But this boom also suggests that the raters—Standard & Poors, Moody's, and Fitch—are continually lowering most firms' credit into junk simply to give the predatory lenders higher yields—as Italy's consumer federation has charged.

The Nov. 17 announcement of recently bankrupt U.S. Airways' beginning a hostile takeover of bankrupt Delta Airlines, shows the vulture character of all of this flood of "leveraged" lending. The merger would begin by cutting 10% of the combined airline's flights, getting rid of an equivalent ratio of its workers, and throwing out their contracts in bankruptcy court—USAir's CEO Michael Parker says that's exactly why the takeover has to occur while, not after, Delta is bankrupt. But of the nearly $9 billion USAir is offering to buy Delta—nearly half of which it would borrow on the junk-bond market—$4 billion will go to pay off unsecured creditors of Delta with cash and stock, who might otherwise get close to nothing in Delta's bankruptcy. So the "leveraged" lending for the takeover, if it goes through, would pay $4 billion to other "high-yield" lenders, and probably loot an equivalent amount out of Delta's and USAir's capital and employees.

Major Homebuilder Hit by Rising Cancellations

According to wires released Nov. 14, D.R. Horton, the second-biggest U.S. homebuilder, posted a 51% drop in fourth-quarter profit as cancellations rose for the third quarter in a row. The cancellation rate rose to 40%, up from 29% in the third quarter. Sales orders were down 25%, falling in all regions of the nation, the worst drops being in Alabama, Florida, and Georgia. Horton also wrote off $142 million in inventory and $57 million in deposits for land-options that it no longer intends to purchase.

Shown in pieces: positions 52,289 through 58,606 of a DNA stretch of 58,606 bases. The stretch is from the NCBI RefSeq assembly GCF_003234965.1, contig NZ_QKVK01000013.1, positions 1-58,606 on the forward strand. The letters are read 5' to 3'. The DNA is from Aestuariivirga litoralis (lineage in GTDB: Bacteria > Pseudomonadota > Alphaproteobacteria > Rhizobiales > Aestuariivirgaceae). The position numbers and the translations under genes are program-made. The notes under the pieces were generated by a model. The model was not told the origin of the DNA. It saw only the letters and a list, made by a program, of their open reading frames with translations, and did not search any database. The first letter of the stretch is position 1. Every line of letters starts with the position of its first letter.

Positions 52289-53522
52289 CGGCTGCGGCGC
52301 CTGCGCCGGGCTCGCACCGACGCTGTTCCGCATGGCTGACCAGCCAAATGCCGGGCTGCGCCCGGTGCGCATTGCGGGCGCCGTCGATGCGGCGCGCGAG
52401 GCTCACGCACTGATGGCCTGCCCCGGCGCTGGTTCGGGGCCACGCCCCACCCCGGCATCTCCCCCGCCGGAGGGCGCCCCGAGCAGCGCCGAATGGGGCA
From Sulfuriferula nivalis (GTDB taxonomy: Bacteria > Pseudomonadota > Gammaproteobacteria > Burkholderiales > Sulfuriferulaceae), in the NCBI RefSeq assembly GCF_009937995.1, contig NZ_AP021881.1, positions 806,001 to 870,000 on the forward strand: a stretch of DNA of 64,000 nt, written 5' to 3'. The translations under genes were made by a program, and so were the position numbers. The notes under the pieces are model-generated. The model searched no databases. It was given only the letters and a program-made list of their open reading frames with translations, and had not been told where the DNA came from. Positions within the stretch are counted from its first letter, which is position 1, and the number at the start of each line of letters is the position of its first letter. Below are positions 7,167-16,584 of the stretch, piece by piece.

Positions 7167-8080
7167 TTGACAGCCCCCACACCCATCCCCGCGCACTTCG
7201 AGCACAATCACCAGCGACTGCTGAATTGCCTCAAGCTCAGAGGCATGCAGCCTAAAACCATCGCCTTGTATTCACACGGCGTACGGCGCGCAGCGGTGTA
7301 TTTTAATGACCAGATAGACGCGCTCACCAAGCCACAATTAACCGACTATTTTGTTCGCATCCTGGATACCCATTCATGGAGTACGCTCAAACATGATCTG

Hedge Funds Warned About Illegal Conduct

The enforcement director of the Securities and Exchange Commission, Linda Thomsen, and the enforcement chief of the New York Stock Exchange, Susan L. Merrill, issued warnings to hedge funds Nov. 13 at a securities conference in Manhattan.

Thomsen said the SEC expects to file more lawsuits aimed at hedge funds accused of illegal trading and violating their clients' trust. She said that regulators have repeatedly learned to "follow the money," and that, "these days, the money is in hedge funds, so the potential for abuse, the potential for securities law violations is there, because there is so much money there."

Merrill said that prime brokers might be held accountable if they failed to detect signs that hedge funds were conducting improper trades, like selling a company's stock short and intending to cover the transaction with shares to be purchased in the company's secondary stock offering. If the prime broker is among banks underwriting the offering, Merrill said, then it has enough information to detect that the hedge fund is intending to cover the short sale illegally.

Thomsen's and Merrill's warnings echoed concerns expressed among congressmen of both parties recently.

All rights reserved © 2006 EIRNS